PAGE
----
Welcome to the TACTICS (Theater Artists’ Collected Thoughts Insights Challenges & Strategies for Gender Parity Advocacy) interview series curated by Amy Clare Tasker.
Women are underrepresented on and off stage. The problem is clear. The causes are thorny, complex, and controversial; the solutions equally so. Many women and men have worked toward change for decades, and more are now asking, “What can we do?” The TACTICS interview series investigates what our community is already doing, what we’ve tried, and what we can do next to advocate for equal and better representation of women in theater.
Actor and Chair of the Equity Women’s Subcommittee,
recently renamed Union Women Actors Coalition (UWAC)
ACT: Who are you? Can you give me some background on how you came to be an advocate for gender parity in theater?
I am a Bay Area native, a union actor and a teaching artist. I became an advocate for gender parity, and specifically for union women actors, after moving back to the Bay Area and being told too many times by producers that I was very talented, but they needed their union contracts for the male roles (the implication being they couldn’t find non-union men who could do the jobs well.) As I spoke with other union women, I found they had all had similar experiences.
In the Bay Area (and many other markets throughout the country) there is an accepted truth that if a woman joins Actor’s Equity Association she will never be cast again. While this is obviously not 100% true, it is true enough to be a problem for all of the female actors in our community. It means that we are all losing in one way or another – talented, experienced non-union women are being paid pennies on the dollars earned by the union men with whom they share the stage. Many of those men may also be earning health care and pension funds by working on the production. Meanwhile, union women have very limited access to weekly paid contracts or benefits because they are so much more expensive than the non-union women who end up getting cast.
I am pretty convinced that the Bay Area theater community believes in fairness and equal access, but that it hasn’t looked at the issue of women and unionization from this perspective. I got involved because to me, it feels like a civil rights issue. I don’t believe it will change much unless people in our field and in our community begin to look at it that way.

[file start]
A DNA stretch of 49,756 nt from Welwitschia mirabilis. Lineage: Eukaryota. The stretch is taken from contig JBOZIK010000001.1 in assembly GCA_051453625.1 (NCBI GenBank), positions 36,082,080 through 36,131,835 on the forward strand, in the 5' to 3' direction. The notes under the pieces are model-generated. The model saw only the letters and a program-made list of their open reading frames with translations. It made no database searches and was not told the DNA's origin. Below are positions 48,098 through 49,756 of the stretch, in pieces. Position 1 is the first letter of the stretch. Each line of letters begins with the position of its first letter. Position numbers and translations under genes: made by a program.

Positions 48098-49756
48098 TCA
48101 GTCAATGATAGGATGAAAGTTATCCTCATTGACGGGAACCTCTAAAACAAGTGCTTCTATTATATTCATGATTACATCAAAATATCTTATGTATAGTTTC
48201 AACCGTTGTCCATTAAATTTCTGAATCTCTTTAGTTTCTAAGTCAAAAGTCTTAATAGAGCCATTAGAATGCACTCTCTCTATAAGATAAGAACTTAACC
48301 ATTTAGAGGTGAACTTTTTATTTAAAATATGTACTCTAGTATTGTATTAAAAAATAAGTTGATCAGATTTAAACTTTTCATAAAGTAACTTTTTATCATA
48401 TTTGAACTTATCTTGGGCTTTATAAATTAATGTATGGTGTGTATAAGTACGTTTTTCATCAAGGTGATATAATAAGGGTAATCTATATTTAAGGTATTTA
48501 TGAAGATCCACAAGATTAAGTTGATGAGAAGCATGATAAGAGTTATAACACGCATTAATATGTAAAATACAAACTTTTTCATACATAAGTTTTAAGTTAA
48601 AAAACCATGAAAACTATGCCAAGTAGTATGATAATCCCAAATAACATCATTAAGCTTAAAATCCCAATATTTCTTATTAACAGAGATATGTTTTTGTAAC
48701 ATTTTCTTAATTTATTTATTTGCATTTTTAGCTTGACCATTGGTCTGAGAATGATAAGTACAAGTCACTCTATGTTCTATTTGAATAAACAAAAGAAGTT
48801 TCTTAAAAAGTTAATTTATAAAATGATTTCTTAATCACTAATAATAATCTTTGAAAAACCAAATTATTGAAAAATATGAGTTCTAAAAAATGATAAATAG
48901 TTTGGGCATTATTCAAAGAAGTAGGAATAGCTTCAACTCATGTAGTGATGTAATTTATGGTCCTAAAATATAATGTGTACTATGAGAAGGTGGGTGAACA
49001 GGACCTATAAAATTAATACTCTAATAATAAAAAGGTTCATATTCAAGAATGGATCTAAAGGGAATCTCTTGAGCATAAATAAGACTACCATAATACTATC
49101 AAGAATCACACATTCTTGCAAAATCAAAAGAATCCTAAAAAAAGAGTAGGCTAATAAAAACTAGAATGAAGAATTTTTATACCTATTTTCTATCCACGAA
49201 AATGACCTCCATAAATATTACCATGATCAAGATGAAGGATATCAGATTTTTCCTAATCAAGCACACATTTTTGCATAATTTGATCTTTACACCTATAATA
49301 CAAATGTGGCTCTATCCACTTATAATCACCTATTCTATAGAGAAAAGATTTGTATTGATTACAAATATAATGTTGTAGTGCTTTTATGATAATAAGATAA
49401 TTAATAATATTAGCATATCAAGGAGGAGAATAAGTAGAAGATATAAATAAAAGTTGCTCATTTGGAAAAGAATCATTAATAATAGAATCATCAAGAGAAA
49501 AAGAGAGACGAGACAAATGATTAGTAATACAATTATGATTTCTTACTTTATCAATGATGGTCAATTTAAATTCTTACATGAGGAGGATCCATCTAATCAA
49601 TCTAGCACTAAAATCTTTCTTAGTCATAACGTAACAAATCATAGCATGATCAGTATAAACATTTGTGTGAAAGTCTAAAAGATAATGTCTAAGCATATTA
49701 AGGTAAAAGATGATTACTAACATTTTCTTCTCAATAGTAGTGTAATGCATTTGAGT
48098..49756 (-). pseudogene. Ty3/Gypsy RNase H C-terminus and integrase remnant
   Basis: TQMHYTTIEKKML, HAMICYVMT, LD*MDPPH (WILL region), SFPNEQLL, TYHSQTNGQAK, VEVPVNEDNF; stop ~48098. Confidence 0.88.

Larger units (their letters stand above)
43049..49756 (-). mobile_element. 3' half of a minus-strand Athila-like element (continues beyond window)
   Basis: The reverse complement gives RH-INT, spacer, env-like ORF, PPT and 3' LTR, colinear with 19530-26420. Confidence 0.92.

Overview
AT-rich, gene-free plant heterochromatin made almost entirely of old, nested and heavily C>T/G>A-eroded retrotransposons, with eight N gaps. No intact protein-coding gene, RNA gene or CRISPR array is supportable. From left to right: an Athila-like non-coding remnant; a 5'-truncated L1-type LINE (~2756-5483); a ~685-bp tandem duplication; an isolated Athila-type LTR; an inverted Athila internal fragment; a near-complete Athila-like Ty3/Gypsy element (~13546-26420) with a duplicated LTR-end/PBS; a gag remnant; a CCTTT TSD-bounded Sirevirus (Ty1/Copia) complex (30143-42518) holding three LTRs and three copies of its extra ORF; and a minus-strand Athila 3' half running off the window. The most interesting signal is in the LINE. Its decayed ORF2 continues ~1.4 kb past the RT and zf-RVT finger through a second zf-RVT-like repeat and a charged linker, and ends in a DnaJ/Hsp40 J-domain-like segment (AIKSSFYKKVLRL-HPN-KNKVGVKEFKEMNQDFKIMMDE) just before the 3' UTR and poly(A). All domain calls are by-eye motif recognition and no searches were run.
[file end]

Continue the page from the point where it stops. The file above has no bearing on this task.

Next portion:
ACT: What do you think are the most urgent or significant challenges women theater artists face right now?
I think the biggest challenge facing female theater artists is lack of opportunity – to lead, to participate, to speak, to work, to earn a living (or at least minimum wage.)
The other challenge/task facing us is to convince producers and theater boards that investing in women – in our stories, in us as individual artists, writers, designers, directors, actors – is good business and will have a positive economic impact on their organization. We have to engage in conversations about the bottom line and the beneficial role we play in that dynamic.
ACT: What tactics have you used (or seen used) to advocate for gender parity in theater?
I’ve seen boycotts (or girlcotts) of institutions that fail to include women in their programming. I have seen theaters that do well around this issue getting shout-outs and awards. I’ve also watched (and been a part of) people getting organized to show up and support the work being done at those theater companies. I’ve witnessed and been a big user of social media as a tool to organize, communicate and facilitate action.
ACT: What tactics have been most effective or least effective? Why do you think those tactics worked or did not work?
I am not sure how much the boy/girl cotts work. People seem to dismiss it as “angry women” and it doesn’t seem to reach the general public, who are really the people buying tickets (especially at the big theaters).
I think affirmation and celebration are great – it makes the producer excited and feel recognized for their efforts. I was also a big part of a successful letter writing campaign – I think it was successful because we were very specific about what we wanted, why we were writing, we had a timetable and were very diligent about getting the word out through personal email and social media.
To me the big game changer in all of this has been social media – it allows us all to stay up to date, connected and able to move quickly. While I do not think it is a great forum for discussion and debate (too much room for misinterpretation of intention and meaning) it does allow us a great ease and flexibility to communicate and mobilize.
ACT: How do you measure the effectiveness of your advocacy actions?
To measure effectiveness, you have to have set a specific goal for your action. So it is easy to say that yes, the Theatre Bay Area letter writing campaign worked. Other efforts, like showcasing talent and facilitating a place or relationships where people can talk and feel safe, is less quantifiable.
But in the year and a half since I became chair of UWAC, I have seen a groundswell locally and nationally around this issue. Which means we’re all doing something right.
ACT: What is one action someone could take today that would make a difference?
Educate the people in your life who are not theater makers – speak with your theater-loving friend, the parents of your students, your coworkers, your family. Raise their awareness: encourage them to look, to notice, to care. When the audience starts making a ruckus, positive or negative, that will be when the theaters really sit up and take notice.
Amy Clare Tasker is a San Francisco theater director and a member of “Yeah, I Said Feminist: a theater salon.” She is online at www.amyclaretasker.com and @AmyClareTasker.
Tune into our national Howlround conversation on advocacy best practices, moderated by Marisela Treviño Orta and Amy Clare Tasker. Thursday, May 2 at 11AM PDT/2PM EDT on Twitter at #newplay.